Call Centers and Body Aches October 23 2015
If you’re working at a sedentary environment such as a call center, have you ever wondered why your neck and shoulders ache after a day’s work? That no matter how many massages you get they keep on coming back. Research shows that call center workers are at a high risk of upper extremity musculoskeletal symptoms due to poor workstation characteristics and psychological stress.
D’Errico et. al (2010) discovered a high incidence of upper limb musculoskeletal symptoms - especially in the shoulder-neck region amongst call center workers. According to data gathered from surveying 775 workers from seven call centers in Turin, Italy - neck pains were the highest (39%), followed by shoulders (22%), hand-wrist (10%) and elbow symptoms (4%). Symptoms are greatly influenced by two things: psychological stress, which can be observed with the pressures that are associated with work; and ergonomic factors such as the comfort and functional design within their work areas.
Work stress can never be completely removed; it can be lessened by being more organized, but still dependent on one's workload. Alternatively, more staff can be hired to share the workload, but that can be financially stressful. The ergonomic factor, on the other hand, can be modified by having alternative workstation designs such as ones that can be height-adjusted to provide adequate back and forearm support and mobility at the same time.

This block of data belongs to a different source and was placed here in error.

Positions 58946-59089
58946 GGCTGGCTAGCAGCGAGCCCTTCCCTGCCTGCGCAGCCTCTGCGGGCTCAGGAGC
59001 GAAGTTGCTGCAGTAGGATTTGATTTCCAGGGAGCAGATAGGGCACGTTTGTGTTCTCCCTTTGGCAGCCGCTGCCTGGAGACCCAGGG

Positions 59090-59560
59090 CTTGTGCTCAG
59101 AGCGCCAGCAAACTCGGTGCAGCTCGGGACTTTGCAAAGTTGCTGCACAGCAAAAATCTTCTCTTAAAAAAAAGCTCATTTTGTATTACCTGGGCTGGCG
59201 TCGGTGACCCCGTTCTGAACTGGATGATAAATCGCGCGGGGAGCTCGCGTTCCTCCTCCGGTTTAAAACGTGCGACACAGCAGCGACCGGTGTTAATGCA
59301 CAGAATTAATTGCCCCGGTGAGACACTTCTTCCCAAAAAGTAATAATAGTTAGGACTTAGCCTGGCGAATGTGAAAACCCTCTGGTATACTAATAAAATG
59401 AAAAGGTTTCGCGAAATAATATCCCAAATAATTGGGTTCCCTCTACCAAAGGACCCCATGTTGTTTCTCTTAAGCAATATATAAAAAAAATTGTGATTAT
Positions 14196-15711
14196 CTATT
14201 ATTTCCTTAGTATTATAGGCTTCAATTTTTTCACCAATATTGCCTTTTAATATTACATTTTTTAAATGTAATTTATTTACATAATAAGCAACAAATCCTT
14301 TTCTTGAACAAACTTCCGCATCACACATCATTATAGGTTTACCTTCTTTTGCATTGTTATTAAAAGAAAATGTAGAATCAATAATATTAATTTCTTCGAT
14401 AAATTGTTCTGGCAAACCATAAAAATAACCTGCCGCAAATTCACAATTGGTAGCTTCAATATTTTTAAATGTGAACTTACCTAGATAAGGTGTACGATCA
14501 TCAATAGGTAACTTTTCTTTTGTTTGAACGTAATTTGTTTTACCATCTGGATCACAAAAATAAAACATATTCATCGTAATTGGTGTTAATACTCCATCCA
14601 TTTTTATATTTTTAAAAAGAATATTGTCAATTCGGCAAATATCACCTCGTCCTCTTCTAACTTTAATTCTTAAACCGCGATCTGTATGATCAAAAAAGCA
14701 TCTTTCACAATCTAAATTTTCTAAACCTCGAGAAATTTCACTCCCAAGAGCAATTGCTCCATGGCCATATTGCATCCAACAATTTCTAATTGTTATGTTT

Stand up desks provide workers the ability to adjust their keyboards at a comfortable height parallel to monitors, preventing neck and shoulder strains and making workers feel comfortable while working. They are a cost-effective long term investment that offices and call centers can provide their employees, as they have a lot of benefits not only in productivity, but for a workers’ health as well.
D’ Errico, A., Caputo, P., Falcone, U., Fubini, L., Gilardi, L., Mamo, C., Coffano, E. (2010). Risk Factors for Upper Extremity Musculoskeletal Symptoms among Call Center Employees. Journal of Occupational Health, 52, 115-124.